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  • William Maley
    William Maley

    General Motors Hoping To Gain More Market Share With New Models

    By William Maley

    Staff Writer - CheersandGears.com

    April 30, 2013

    General Motors is hoping to reverse a trend of losing market share by introducing new models over the next few years.

    Since 2002, GM has seen its market share decline at a steady rate, losing 10.5% in that time. This is due to competitors such as Chrysler and Japanese automakers roaring back in sales.

    GM believes a onslaught of new products can help them claw back some market share. The Detroit News reports that 70% of GM's product portfolio will be refreshed by the end of this year. That will climb to 89% by 2016.

    "The oldest car will be the (Chevrolet) Cruze and the (Buick) Verano, very shortly. So this is all guns blazing," said GM North America President Mark Reuss at the New York Auto show last month.

    The product push seems to be working. According to Autodata Corp, GM's market share was up 0.5 percentage points to 18% in the first quarter.

    "2013 is off to a very good start for General Motors on both a product and market-share basis. And we're increasingly well-positioned to compete as the economy strengthens and our launch cadence accelerates," said Kurt McNeil, GM's vice president of U.S. sales operations.

    Analysts believe GM has a good shot of improving their market share, especially in 2014 when products such as the Chevrolet Impala, Cadillac CTS, and pickups.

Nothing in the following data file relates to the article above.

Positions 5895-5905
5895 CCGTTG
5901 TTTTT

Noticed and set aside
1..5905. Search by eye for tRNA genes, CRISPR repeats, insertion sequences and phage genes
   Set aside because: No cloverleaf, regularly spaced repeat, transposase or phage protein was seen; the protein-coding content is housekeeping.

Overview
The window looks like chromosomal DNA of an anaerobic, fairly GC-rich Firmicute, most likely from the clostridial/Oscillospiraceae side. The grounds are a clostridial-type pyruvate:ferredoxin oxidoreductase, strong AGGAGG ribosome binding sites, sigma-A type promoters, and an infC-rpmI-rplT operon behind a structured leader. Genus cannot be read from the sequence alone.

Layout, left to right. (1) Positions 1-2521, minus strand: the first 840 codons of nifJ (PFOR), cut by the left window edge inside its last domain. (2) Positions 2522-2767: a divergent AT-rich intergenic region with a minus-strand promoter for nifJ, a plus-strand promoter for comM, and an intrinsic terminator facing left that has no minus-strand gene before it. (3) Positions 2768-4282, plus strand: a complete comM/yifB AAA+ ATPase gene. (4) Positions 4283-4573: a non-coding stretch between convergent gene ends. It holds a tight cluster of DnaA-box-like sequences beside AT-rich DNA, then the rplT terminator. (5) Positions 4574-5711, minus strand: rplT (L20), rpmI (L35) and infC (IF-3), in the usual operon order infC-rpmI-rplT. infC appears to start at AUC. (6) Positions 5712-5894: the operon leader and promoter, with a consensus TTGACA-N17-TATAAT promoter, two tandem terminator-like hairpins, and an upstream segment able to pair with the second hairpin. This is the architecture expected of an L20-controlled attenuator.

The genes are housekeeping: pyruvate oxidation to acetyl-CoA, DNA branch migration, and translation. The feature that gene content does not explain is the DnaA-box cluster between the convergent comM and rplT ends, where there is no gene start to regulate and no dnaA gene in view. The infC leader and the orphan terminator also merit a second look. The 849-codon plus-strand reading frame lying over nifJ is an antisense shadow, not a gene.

"GM definitely has the opportunity to stabilize if not grow market share, given they have a number of new products," said Rebecca Lindland, principal of Rebel Three Media & Consulting in Greenwich, Conn.

    "They'll have more product on the ground, less disruption at the plants. That's the year when they can gain substantial share," said Morgan Stanley analyst Adam Jonas.

    However analysts say GM better pay close attention to competitors.

    "The landscape has never been more competitive, especially in the mainstream as opposed to the luxury," said Lindland.

    Source: The Detroit News

    William Maley is a staff writer for Cheers & Gears. He can be reached at [email protected] or you can follow him on twitter at @realmudmonster.

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